The Oxford Companion to Beer: how the temperature became raised

I was going to blog about the London Brewers Alliance beer festival at Vinopolis last Saturday (great event, let’s see more like it), but since my comments on the Oxford Companion to Beer have driven Garrett Oliver into apoplectic rage, infuriated Pete Brown, and apparently sent waves crashing around the beery blogosphere, I thought it would look odd if I don’t acknowledge all that. Particularly because I’ve been accused, through criticising the OCB’s accuracy in, admittedly, quite a fierce fashion, of being “hell-bent on destroying the conviviality of the beer world”. But this is NOT the clubbable, comfortable beer world – this is scholarship, and commercial publishing, and boosting people’s reputations by being associated with a prestigious project, and selling an expensive product that the OUP intends to make a considerable profit on.

Garrett Oliver, editor of the OCB, who took my criticism very badly, accused me of McCarthyism (eh?), and declared that “in essence” I referred to him “as a dupe, a cretin and a liar, piloting a project populated by lazy idiots”. I didn’t refer to him at all, actually, and I certainly didn’t use any of those words.

Garrett also reckoned that my criticism was “intemperate and inconsiderate”. But the OCB lays claim to being “an absolutely indispensable volume for everyone who loves beer”. If you make that sort of boast, you ought to expect a vigorous kicking if you appear to be falling short of the high standards you have set yourself.

Was I angry when I wrote that a quick glance found enough errors to suggest the OCB could be a disaster in the battle for historical accuracy in beer writing? Yes. Why? Because I spent seven years researching a book that had, at the end of it, one chapter detailing a long list of beer history myths that were regularly repeated in books and magazines, but which, after I had tried to verify them, I found were all demonstrably untrue, unproveable or extremely dubious. A trawl though those parts of the OCB available on the net shows at least seven of those myths have been printed in its pages as “facts”. Given the OCB’s inevitable status as a product of the Oxford University Press, those errors I believed I had killed off are now going to be repeated again and again. And I thought: “Why did I spend seven years researching a book, while trying to maintain the most rigorous standards of accuracy, and not let any story I had been unable to verify get through, only to have the OUP come and piss over my work?”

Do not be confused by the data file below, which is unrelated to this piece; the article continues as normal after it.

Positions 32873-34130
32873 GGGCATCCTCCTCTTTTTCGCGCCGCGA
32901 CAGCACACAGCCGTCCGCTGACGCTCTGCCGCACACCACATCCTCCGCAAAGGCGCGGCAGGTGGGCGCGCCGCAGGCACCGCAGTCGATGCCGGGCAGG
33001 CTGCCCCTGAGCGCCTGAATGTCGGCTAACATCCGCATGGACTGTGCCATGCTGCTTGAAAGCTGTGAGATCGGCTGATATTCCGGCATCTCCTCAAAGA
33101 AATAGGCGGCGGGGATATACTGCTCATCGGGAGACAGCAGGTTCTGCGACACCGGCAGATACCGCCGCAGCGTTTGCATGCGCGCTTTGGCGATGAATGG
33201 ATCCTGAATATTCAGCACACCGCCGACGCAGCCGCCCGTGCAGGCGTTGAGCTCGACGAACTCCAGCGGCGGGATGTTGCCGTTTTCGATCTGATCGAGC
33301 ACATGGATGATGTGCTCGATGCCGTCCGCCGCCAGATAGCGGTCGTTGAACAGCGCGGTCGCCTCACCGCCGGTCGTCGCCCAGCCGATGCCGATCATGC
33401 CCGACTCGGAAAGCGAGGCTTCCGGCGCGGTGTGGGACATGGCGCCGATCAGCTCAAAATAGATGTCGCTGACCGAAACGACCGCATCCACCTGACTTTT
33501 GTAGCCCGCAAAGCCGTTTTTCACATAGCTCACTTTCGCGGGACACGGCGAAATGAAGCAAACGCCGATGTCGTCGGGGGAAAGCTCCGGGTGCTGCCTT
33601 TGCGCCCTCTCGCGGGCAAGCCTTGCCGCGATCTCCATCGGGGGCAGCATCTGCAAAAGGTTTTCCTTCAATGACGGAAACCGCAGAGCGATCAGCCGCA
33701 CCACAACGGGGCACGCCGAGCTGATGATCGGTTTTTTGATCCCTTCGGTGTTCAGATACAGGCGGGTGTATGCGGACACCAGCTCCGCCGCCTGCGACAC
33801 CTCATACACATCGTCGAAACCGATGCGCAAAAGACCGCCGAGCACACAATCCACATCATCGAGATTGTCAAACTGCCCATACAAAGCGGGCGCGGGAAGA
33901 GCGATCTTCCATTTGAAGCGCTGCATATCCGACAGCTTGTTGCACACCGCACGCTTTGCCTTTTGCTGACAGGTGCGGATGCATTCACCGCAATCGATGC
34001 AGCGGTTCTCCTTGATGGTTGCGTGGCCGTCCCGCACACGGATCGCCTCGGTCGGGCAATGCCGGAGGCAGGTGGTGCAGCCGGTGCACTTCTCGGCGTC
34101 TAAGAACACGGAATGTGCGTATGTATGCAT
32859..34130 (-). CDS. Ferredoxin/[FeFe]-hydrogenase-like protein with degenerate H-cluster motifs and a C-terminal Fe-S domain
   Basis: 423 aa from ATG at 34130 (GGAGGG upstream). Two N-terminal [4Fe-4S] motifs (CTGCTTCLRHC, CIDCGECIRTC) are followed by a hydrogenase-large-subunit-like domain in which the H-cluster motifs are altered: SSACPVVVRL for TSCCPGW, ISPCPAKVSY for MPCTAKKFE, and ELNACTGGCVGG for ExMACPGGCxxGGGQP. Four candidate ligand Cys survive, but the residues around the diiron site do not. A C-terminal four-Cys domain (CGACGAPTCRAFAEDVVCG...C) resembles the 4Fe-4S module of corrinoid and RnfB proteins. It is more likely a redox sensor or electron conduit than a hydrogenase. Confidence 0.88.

Should I have been angry? I make errors – I know I do. There’s an appalling howler in my first book, on breweriana, involving the comedians Stan Laurel and Oliver Hardy, that still makes the back of my neck turn red when I recall it. And cock-ups happen: having been involved in newspaper and magazine production most of my working life, I can understand just how the OCB managed to print a picture of the Marble Arch pub in Manchester in a montage supposedly of pubs of London. On the other hand there appears to be a certain I-don’t-know in, eg, the OCB misidentifying a beer label from the Silver Spring Brewery, Victoria, British Columbia as “English”, presumably because it’s a label for “English-style Burton-type ale”. Or the OCB describing one of the stained glass Windows Of Privileges from Tournai Cathedral as “C 19th century” when it is from the end of the 15th/beginning of the 16th century. (Mind, I once put the wrong date on another one of the Windows Of Privileges myself. If you bought Beer: The Story of the Pint, please turn to p48 (hardback edition) and correct “The view inside a 14th century brewhouse” ” to “late 15th century/early 16th century brewhouse”.)